Syphilis in Pregnancy
1. What every clinician should know
Syphilis is a systemic bacterial infection caused by the spirochete Treponema pallidum. The World Health Organization (WHO) estimates that 1.3 million pregnant women annually have active syphilis infection, resulting in a substantial burden of preventable morbidity and mortality. The CDC estimates that 55,400 people in the United States get new syphilis infections annually. Syphilis during pregnancy can cause stillbirth and fetal loss, resulting in over 90,000 neonatal deaths annually worldwide. In the United States, there were 360 reports of children with congenital syphilis in 2011.
Syphilis is most commonly transmitted sexually, though vertical transmission can also occur. If untreated during pregnancy, syphilis can cause infection of the fetus leading to spontaneous abortion, late-term stillbirth, premature birth, low birth weight, neonatal death or congenital disease, and long-term sequelae, such as neurologic impairment and deafness.
The individuals the most at risk of syphilis in pregnancy are those who have had direct sexual contact with an individual who has primary or secondary syphilis (transmission occurs in up to 50% of cases), are aged 25 to 29, are affected by poverty, lack health insurance, have a history of sexual promiscuity, are a sex worker, have a history of use of illicit drugs, have infection with another sexually transmitted disease (STD), or are living in an area with high syphilis mortality. The Centers for Disease Control and Prevention (CDC) has reported that greater than 80% of reported cases of congenital syphilis occur because mothers received either no penicillin treatment or inadequate treatment, and no prenatal care occurred in more than one third of cases.
The risk of acquisition for the fetus is directly related to the stage of maternal syphilis during pregnancy. Transmission usually occurs in utero and affects the placenta, umbilical cord and fetus. The incubation period is from 10 to 90 days, with a mean of 3 weeks. Individuals with primary secondary or early latent syphilis (up to 1 year) have replicating treponemal organisms and are capable of transmitting syphilis to susceptible hosts.
2. Diagnosis and differential diagnosis
All women should be screened at the time of their first prenatal visit.
Re-screen: during third trimester at28 to 32 weeks and again at delivery in women who are at high risk (see above), live in high areas of syphilis morbidity, are previously untested, or had a positive screening in the first trimester.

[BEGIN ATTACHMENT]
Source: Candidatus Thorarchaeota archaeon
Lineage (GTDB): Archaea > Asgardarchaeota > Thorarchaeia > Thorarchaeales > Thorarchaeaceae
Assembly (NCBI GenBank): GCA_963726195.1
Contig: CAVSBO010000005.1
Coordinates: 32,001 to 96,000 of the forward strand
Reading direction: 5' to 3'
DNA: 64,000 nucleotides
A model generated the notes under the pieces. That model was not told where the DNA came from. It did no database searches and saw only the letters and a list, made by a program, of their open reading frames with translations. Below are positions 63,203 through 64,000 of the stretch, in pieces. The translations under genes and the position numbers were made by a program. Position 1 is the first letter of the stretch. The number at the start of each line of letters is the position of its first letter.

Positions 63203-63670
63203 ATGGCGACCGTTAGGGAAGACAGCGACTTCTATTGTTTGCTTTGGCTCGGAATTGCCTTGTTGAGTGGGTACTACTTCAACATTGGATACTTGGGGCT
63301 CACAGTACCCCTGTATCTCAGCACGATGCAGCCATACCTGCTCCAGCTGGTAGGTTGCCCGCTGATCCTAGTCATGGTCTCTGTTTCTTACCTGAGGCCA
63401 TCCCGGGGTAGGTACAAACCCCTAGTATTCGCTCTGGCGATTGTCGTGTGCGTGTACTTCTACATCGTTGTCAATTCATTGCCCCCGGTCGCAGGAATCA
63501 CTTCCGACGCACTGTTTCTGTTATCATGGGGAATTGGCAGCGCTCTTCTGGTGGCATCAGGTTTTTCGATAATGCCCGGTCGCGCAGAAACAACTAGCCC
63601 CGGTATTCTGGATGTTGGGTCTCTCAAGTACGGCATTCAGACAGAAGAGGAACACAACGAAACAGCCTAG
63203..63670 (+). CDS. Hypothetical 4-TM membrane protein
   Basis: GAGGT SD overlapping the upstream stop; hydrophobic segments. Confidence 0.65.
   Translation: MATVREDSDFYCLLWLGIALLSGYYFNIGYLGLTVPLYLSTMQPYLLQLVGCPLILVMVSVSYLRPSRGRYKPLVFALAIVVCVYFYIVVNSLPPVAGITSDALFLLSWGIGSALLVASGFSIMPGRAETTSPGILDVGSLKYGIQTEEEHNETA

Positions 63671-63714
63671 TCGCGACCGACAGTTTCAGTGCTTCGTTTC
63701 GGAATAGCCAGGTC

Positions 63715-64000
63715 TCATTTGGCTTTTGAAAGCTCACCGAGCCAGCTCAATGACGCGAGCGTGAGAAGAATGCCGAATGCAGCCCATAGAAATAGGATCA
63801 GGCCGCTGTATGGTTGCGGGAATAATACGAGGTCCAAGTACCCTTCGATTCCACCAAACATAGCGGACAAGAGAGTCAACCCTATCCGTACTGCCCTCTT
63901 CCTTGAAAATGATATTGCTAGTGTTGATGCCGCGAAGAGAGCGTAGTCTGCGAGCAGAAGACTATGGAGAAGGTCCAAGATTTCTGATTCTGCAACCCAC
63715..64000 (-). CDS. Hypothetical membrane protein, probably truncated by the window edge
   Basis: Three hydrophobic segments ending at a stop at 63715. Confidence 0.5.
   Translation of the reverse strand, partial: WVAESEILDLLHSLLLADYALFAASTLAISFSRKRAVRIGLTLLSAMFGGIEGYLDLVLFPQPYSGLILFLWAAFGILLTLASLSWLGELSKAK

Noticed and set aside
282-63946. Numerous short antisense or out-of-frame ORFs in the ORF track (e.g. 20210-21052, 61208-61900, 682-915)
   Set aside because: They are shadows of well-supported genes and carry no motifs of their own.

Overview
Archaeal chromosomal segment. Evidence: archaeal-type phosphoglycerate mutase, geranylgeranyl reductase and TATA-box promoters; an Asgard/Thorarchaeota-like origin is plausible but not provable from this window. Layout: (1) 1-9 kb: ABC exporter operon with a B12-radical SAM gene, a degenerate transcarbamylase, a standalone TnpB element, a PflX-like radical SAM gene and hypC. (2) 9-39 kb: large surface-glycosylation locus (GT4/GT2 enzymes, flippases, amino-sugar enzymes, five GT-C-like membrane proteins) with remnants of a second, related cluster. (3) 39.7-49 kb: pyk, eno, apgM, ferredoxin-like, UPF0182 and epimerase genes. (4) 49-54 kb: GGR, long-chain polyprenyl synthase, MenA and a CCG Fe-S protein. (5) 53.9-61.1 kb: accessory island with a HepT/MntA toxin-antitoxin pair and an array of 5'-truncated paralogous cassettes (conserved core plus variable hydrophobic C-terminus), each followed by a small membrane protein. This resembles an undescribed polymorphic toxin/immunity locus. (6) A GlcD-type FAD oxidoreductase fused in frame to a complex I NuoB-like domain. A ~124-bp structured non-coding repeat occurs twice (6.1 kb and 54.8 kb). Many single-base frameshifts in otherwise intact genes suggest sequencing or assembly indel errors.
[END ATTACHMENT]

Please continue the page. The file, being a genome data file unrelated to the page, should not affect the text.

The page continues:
Women who have stillborn deliveries after 20 weeks gestational age.
T. pallidum cannot be cultured in the laboratory setting, so diagnosis relies upon direct visualization or serologic testing.
Direct visualization: Using dark-field microscopy, identification of spirochetes from nonoral lesions or body secretions.
Serology: A recent change in the traditional order of screening and confirmatory tests for syphilis has taken place. Two types of tests are generally used: (1) nonspecific treponemal tests for regain-type antibodies, such as the Rapid Plasma Reagin (RPR) test and the Venereal Disease Research Laboratory (VDRL) test and (2) treponemal-specific antibody tests such as the T. pallidum particle agglutination (TP-PA), the fluorescent treponemal antibody absorbed (FTS-ABS) and newer enzyme immunoassay (EIA) tests. Of note, treponemal-specific antibody tests appear earlier than nontreponemal antibodies and they are usually detectable for life (even after successful treatment), therefore cannot distinguish between treated and untreated infections. The order of testing is as follows:
Step 1: Test with a treponemal-specific test, automated enzyme immunoassays (EIAs) or immunochemiluminescence test.
If results are positive, move to second step.
If results are negative, there is no syphilis diagnosis, though recent infection cannot be ruled out.
Step 2: Obtain a nontreponemal antibody test: RPR or VDRL
If results are positive, diagnosis of syphilis can be made, old or new. Treatment is usually indicated, unless the patient has been previously treated. Retreatment indicated if titer has increased fourfold or more.
If results are negative, probably old treated syphilis. Treatment might be indicated if not previously treated. If false-positive screening treponemal test result suspected, or if not previously treated retest with a different treponemal test.
Step 3: Obtain second treponemal test with T. pallidum particle agglutination (TP-PA) or with fluorescent treponemal antibody test (FTP-ABS)
If results are positive: treat for late latent syphilis
If results are negative: no further treatment or testing is indicated
Additional testing and monitoring after treatment
Seropositive pregnant women should be considered infected unless documented treatment history is obtained in medical record and serologic tests have declined appropriately.
It takes 4 to 6 weeks after exposure for both of these types of tests to become positive. It is important to note that when a syphilitic chancre appears, both the nonspecific antibody tests, as well as the treponema-specific tests will be negative, and the lesion should be sampled for dark-field examination.